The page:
HARTFORD, Conn. (WTNH) — Black Lives Matter protesters and religious and community leaders were fasting underneath a tree in the shadow of the capital for the last 11 days, telling lawmakers to go back into session and address social unrest.
“A communication has gone to the governor asking for the governor officially to open up session, and they have some dates,” said Bishop John Selders with Moral Monday CT.
Word came from lawmakers Thursday afternoon to community leaders that not only are lawmakers going back into session but will be going back with a purpose.
“The commitment is that policing is going to be the number one thing on the docket, and so, we’ll be here, monitoring closely how that happens, what happens and what gets done,” Selders said
“We are not going to change behavior unless there’s a consequence,” said Senator Douglas McCory. “We have to look at what’s available, what can we do, what can we take or give to police officers to change their behaviors?”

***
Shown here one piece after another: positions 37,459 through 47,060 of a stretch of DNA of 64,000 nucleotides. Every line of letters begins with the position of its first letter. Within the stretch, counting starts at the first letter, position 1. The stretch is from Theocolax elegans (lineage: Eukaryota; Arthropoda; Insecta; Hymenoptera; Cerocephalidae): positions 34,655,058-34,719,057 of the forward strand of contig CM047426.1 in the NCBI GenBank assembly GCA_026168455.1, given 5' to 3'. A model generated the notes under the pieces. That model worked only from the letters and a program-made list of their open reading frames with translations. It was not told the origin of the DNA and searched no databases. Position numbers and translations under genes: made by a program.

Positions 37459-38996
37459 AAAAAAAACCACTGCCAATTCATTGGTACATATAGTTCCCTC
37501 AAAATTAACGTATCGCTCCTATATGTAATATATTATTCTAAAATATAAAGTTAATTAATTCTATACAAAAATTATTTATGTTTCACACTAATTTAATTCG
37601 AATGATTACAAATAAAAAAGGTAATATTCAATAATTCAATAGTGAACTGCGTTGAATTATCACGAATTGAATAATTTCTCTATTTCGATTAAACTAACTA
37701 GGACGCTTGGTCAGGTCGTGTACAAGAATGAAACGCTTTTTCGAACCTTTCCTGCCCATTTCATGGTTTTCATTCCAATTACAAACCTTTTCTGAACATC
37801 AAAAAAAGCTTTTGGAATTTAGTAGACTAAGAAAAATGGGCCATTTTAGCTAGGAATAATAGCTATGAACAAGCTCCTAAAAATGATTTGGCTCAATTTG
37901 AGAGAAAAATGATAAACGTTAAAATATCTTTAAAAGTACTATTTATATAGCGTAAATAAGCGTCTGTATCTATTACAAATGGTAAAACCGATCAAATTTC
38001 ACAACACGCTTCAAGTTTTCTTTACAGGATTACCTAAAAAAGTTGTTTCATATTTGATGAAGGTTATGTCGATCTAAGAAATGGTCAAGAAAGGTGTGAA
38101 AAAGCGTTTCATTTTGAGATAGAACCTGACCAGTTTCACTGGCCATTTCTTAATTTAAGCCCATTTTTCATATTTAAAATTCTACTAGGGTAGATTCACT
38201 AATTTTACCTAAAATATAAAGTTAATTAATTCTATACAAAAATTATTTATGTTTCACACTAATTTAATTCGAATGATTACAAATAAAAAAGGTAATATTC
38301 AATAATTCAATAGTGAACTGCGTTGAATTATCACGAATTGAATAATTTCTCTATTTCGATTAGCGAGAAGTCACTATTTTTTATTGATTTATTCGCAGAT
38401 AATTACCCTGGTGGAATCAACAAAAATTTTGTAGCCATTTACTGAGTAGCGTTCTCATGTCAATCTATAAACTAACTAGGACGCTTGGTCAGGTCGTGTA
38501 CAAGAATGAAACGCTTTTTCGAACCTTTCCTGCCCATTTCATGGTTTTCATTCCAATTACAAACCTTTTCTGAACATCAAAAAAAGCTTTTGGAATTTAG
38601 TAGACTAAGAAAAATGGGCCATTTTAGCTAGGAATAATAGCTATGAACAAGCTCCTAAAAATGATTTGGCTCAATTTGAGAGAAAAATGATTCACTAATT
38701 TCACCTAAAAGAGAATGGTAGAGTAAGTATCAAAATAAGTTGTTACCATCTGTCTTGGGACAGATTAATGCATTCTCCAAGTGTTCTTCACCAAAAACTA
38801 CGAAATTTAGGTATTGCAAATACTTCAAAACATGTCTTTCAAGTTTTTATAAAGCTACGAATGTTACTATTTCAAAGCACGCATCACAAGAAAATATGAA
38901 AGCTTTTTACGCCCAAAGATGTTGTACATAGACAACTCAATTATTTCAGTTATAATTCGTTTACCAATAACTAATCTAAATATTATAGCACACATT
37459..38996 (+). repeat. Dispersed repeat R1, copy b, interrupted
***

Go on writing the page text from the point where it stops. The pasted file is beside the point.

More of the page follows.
McCrory said while lawmakers will be back in session after the July 4th holiday, they have been working hard from their homes to come up with ideas to reform policing.
There are many ideas, like civilian review boards and requiring officers to register just like a nurse or teacher.
“Seven percent of the cases are major crime cases in the city of Hartford,” McCory said. “We know crime is going down. So, 93% of the things they do could involve somebody else from another entity, like say a social worker or mental health worker.”
“Let’s be radical and really push for something new and be creative,” Selders said. “I think we have the talent. I think we have the know-how and I think we have the people. I think we have the will now because of the time.”